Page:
10th Pavia Graduate Conference in Political Philosophy – Abstract/Ragazzoni

David Ragazzoni

Public Opinion as Popular Sovereignty: Reactivating the Represented People in Liberal Democracy through Lippmann, Schmitt and Dewey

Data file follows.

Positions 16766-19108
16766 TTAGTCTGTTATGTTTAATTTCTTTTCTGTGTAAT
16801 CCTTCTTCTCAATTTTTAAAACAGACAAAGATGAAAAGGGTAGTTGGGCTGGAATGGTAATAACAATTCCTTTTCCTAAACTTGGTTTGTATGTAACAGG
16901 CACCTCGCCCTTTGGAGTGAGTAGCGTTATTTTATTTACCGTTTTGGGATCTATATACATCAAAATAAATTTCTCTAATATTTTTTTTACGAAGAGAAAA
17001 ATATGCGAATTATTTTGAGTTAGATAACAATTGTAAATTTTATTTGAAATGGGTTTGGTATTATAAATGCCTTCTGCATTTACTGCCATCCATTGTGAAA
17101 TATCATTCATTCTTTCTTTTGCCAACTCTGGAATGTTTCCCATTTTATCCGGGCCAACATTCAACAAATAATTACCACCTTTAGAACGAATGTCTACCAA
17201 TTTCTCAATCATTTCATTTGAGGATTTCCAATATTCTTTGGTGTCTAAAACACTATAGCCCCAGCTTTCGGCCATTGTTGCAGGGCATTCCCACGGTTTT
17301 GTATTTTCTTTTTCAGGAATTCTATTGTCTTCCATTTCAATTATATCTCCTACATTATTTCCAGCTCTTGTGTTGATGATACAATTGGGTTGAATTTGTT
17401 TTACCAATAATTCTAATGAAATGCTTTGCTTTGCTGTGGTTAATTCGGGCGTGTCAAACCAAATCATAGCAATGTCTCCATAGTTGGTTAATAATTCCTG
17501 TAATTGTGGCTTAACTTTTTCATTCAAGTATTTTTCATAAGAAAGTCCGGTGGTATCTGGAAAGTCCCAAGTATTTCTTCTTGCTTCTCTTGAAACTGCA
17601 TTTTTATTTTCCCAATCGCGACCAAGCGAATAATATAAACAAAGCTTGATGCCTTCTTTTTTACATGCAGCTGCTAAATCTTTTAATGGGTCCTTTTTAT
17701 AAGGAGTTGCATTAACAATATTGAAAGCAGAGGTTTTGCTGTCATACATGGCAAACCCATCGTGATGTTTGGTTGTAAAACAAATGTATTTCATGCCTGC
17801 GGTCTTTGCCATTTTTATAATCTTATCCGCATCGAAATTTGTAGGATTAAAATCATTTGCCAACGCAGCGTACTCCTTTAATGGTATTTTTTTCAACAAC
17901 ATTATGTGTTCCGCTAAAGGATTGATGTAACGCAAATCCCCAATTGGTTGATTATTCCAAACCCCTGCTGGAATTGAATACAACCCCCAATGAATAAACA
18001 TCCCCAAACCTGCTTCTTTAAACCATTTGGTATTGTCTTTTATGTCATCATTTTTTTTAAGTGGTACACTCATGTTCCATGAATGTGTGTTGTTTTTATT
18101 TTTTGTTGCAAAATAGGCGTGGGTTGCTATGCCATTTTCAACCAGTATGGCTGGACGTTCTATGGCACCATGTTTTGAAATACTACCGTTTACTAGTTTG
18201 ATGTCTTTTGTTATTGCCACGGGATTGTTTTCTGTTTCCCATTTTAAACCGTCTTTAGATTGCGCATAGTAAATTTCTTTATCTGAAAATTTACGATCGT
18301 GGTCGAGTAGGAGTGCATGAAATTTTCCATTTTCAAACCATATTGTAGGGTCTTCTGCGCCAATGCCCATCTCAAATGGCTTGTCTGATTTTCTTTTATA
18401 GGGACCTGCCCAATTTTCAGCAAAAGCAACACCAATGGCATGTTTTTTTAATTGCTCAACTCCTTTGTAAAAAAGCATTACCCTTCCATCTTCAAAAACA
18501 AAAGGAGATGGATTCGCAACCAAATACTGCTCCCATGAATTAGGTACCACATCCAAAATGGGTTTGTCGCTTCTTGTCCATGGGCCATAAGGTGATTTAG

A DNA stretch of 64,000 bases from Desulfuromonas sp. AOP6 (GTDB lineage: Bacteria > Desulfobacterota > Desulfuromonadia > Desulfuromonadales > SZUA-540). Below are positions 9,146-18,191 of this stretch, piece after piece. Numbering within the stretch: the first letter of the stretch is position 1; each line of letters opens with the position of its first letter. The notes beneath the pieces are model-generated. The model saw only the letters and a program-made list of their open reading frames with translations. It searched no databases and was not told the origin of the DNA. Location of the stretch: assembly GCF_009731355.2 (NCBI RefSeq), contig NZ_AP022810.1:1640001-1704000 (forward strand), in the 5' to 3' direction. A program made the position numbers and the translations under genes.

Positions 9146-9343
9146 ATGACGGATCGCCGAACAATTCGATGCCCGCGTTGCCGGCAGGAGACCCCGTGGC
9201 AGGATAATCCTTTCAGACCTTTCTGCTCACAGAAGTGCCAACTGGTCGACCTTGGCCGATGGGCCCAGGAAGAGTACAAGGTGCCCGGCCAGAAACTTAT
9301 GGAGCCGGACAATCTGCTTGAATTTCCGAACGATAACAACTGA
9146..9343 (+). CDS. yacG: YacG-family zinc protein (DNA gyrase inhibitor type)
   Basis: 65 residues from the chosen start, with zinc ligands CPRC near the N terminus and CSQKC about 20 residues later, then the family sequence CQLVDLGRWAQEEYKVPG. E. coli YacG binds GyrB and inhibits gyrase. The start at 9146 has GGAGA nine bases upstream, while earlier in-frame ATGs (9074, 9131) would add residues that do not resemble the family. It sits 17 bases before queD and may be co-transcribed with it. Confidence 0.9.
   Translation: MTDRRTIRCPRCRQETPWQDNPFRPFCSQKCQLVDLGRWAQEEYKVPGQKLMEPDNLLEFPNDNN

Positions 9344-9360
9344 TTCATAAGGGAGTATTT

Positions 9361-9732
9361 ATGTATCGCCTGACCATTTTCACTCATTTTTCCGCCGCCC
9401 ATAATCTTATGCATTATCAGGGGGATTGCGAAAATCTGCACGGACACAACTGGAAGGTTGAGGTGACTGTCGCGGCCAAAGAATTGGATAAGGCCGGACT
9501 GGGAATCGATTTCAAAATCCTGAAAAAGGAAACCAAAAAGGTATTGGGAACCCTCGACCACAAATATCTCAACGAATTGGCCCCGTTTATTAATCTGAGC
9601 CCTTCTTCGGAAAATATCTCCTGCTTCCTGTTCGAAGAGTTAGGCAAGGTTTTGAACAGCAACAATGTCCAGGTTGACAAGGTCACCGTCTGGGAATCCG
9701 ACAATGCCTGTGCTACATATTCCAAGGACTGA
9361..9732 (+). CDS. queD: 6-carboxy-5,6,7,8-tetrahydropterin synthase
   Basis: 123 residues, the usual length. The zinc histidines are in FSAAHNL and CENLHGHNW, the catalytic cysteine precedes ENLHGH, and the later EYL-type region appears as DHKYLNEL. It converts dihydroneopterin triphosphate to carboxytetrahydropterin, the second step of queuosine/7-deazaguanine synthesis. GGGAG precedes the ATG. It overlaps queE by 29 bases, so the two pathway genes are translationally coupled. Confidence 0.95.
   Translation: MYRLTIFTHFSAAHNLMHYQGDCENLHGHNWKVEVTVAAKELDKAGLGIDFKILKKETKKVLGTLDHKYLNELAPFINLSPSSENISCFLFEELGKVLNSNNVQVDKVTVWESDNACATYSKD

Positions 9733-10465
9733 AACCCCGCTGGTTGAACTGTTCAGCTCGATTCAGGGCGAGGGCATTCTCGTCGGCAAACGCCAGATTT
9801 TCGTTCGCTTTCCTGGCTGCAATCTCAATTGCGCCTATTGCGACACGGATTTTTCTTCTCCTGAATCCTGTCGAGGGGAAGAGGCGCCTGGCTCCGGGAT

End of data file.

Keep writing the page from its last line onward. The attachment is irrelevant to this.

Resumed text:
The present paper suggests that contemporary political theory should reinvestigate and defend public opinion as an active, crucial expression of popular sovereignty in representative democracy. It does so by recovering and critically studying a missed piece in the mosaic of 20th century political thought history, i.e. the debate among Walter Lippmann (1922: Public Opinion), Carl Schmitt (1923 and 1926: The Crisis of Parliamentary Democracy) and John Dewey (1927: The Public and its Problems). From different perspectives, all of them questioned the traditional understanding of the people/ public opinion/ popular sovereignty relation and provided a clash of liberal and anti-liberal perspectives with long lasting implications on the canon of XX century political philosophy. I argue that revisiting Schmitt’s visceral anti-liberalism and his theory of the public from the standpoint of Lippmann and Dewey’s diverging liberalisms sharpens the teeth of contemporary liberal democracy against present-day plebiscitary and populist challenges. In particular, via Dewey I suggest that conceptualizing public opinion as one side (together with electoral will) of popular sovereignty helps countering both recent trends in populist ideology, monopolizing the appeal to ‘the sovereign people’ and depicting citizens as a monolithic entity (à la Schmitt), and the skeptical elitism à la Lippmann, conceiving the people as uninterested, depoliticized economic actors incapable of reflective sovereignty and political action vis-à-vis technocratic government. Taking a step further than Dewey, I argue that when public opinion is understood as an everyday set of claims and counter-claims by the people, it becomes a ‘negative’ power subjecting to perpetual scrutiny the actions of the representatives beyond the anti-liberal myth of a univocal ‘we’ and the neo-Schumpeterian image of passive individuals intermittently and remotely engaged into politics through elections. Rephrasing Canovan’s language, it proves to be the tool democratic citizens have at their disposal as ‘people in reserve’ to reemerge as ‘people in action’ in everyday political life.